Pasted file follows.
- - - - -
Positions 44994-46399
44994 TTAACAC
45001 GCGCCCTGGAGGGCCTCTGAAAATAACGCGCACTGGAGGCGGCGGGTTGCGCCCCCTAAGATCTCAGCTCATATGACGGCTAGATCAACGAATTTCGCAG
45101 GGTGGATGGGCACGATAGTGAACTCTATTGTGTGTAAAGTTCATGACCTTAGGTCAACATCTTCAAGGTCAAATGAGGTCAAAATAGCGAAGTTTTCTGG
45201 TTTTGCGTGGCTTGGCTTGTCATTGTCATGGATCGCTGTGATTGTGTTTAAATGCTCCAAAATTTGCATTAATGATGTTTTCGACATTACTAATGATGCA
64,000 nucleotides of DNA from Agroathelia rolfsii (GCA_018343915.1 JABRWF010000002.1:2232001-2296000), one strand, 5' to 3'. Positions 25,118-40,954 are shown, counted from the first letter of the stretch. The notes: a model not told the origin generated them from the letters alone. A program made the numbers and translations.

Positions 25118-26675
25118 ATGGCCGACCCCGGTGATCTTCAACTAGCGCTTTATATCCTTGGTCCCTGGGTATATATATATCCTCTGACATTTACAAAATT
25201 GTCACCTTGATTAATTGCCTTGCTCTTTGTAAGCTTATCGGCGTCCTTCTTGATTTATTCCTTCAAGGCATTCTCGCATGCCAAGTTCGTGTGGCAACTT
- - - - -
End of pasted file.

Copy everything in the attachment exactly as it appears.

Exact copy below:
Positions 44994-46399
44994 TTAACAC
45001 GCGCCCTGGAGGGCCTCTGAAAATAACGCGCACTGGAGGCGGCGGGTTGCGCCCCCTAAGATCTCAGCTCATATGACGGCTAGATCAACGAATTTCGCAG
45101 GGTGGATGGGCACGATAGTGAACTCTATTGTGTGTAAAGTTCATGACCTTAGGTCAACATCTTCAAGGTCAAATGAGGTCAAAATAGCGAAGTTTTCTGG
45201 TTTTGCGTGGCTTGGCTTGTCATTGTCATGGATCGCTGTGATTGTGTTTAAATGCTCCAAAATTTGCATTAATGATGTTTTCGACATTACTAATGATGCA
64,000 nucleotides of DNA from Agroathelia rolfsii (GCA_018343915.1 JABRWF010000002.1:2232001-2296000), one strand, 5' to 3'. Positions 25,118-40,954 are shown, counted from the first letter of the stretch. The notes: a model not told the origin generated them from the letters alone. A program made the numbers and translations.

Positions 25118-26675
25118 ATGGCCGACCCCGGTGATCTTCAACTAGCGCTTTATATCCTTGGTCCCTGGGTATATATATATCCTCTGACATTTACAAAATT
25201 GTCACCTTGATTAATTGCCTTGCTCTTTGTAAGCTTATCGGCGTCCTTCTTGATTTATTCCTTCAAGGCATTCTCGCATGCCAAGTTCGTGTGGCAACTT